textures are quite large and I mean these cement textures here that are
sitting on the antenna the buildings have you know the the bump here was
pushed way too heavily and things are not scaled properly now that that’s
something that’s to really be considered when you’re using pre-made assets like I
was here and when I put all of this together I was like oh cool and in my my
small viewport render this looked amazing everything looked good you know
didn’t to where I knew I wanted it to be to take into post and I should have done
something about that now normally I would go ahead and just layer this and
we’ll get to that here in a moment once we get to the to the other side here in
the Photoshop document but this was one of those things especially this area
here on this lower quadrant that I really wish I had paid a little bit more
attention to and maybe pushed some of the reflections if we look at our
reflection pass here you’ll see that certain things really aren’t pushed the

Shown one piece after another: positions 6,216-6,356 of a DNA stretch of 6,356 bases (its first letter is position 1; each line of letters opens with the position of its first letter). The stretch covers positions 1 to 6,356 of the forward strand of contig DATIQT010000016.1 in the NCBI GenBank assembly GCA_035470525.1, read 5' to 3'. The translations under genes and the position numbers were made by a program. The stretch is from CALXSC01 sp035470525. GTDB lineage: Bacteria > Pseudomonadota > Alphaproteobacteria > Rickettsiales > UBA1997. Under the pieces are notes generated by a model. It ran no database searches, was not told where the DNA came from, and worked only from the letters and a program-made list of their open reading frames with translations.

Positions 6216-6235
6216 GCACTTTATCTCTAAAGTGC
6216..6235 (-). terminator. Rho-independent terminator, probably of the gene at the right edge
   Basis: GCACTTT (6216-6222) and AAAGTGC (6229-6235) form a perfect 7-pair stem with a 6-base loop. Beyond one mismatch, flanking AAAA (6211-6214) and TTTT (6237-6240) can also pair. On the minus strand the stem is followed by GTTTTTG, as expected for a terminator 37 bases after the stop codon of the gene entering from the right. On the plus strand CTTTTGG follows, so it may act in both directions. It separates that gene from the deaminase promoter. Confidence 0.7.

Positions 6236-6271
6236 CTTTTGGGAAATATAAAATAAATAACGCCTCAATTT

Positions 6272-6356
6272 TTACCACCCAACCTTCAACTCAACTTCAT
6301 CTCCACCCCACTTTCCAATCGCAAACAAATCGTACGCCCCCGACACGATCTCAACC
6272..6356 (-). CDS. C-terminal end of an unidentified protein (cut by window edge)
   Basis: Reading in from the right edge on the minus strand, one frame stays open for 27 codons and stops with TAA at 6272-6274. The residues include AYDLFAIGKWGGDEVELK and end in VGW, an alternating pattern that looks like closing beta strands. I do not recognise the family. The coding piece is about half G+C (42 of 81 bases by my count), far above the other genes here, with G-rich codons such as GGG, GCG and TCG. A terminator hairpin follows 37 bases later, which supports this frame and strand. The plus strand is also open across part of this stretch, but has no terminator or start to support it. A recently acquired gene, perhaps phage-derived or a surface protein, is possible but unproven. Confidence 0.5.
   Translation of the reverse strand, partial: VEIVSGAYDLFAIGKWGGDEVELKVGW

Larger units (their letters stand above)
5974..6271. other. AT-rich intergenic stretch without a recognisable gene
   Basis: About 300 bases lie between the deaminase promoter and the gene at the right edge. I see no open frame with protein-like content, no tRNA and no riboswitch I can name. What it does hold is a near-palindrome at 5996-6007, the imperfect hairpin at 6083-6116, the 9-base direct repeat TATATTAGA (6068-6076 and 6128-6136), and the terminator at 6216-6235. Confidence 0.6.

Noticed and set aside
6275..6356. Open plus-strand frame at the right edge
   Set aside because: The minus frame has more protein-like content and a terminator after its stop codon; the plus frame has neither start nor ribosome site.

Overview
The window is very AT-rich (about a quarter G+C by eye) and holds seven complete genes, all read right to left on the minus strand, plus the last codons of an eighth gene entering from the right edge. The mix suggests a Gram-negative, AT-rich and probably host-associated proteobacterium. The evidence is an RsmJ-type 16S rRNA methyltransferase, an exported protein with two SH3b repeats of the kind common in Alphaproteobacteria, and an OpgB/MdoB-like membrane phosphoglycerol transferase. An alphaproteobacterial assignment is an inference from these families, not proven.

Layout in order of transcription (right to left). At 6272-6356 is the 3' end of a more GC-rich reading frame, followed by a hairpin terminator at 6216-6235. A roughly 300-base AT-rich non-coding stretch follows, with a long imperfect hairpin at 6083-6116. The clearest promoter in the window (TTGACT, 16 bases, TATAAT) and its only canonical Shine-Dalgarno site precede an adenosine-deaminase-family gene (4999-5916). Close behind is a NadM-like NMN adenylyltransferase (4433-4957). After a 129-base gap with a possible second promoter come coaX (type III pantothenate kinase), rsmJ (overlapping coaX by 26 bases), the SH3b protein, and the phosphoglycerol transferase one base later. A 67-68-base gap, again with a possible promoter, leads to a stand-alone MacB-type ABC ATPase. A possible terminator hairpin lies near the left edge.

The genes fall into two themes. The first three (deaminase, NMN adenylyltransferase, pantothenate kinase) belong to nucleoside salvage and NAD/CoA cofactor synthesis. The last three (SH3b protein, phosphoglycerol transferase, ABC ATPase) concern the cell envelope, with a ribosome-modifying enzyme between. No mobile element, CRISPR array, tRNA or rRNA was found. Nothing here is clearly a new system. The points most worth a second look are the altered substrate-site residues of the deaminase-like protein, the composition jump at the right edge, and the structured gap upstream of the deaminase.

way that they probably could have been and so if I push that a little bit or
quite a bit here but you can see that there’s this quite a few things that
normally you’d want to have maybe a wet surface here on the top knowing that I
would want some rain and the overall scene for the atmosphere going on and it
was something I didn’t focus on so with that being said just know that it
doesn’t always have to be fake then even when you screw something
up and don’t want to go back and render it usually there’s a way to make things
happen if there’s a well there’s a way and let’s get back into our main copier
all right so back into the main count I have my beauty layer here which I did
through a camera run now I wish that I had I went through before doing this
entire breakdown and I rasterized all my layers and that was kind of a oh crap
moment because then I realized that I just merged down all of my adjustments
but I throw in a camera raw which helped a little bit kind of runs up certain
things I did push the clarity quite a bit so that even though it was fuzzy and
hazy detail I mean at least there’s a little bit there and there’s some
breakup in the texture of my beauty render no my shadow pass I just used
that as I said before just to kind of amplify some of the shadows and
everything else that’s going on in the scene my ambient occlusion now this is
going in and this is really adding quite a bit of nice breakups to some of the
scenes that are the scene sorry not scenes that are going on here and it
just gives a little bit more depth to it there now I went and threw a z-axis pop
here which really helped bring a little bit more light to the front of the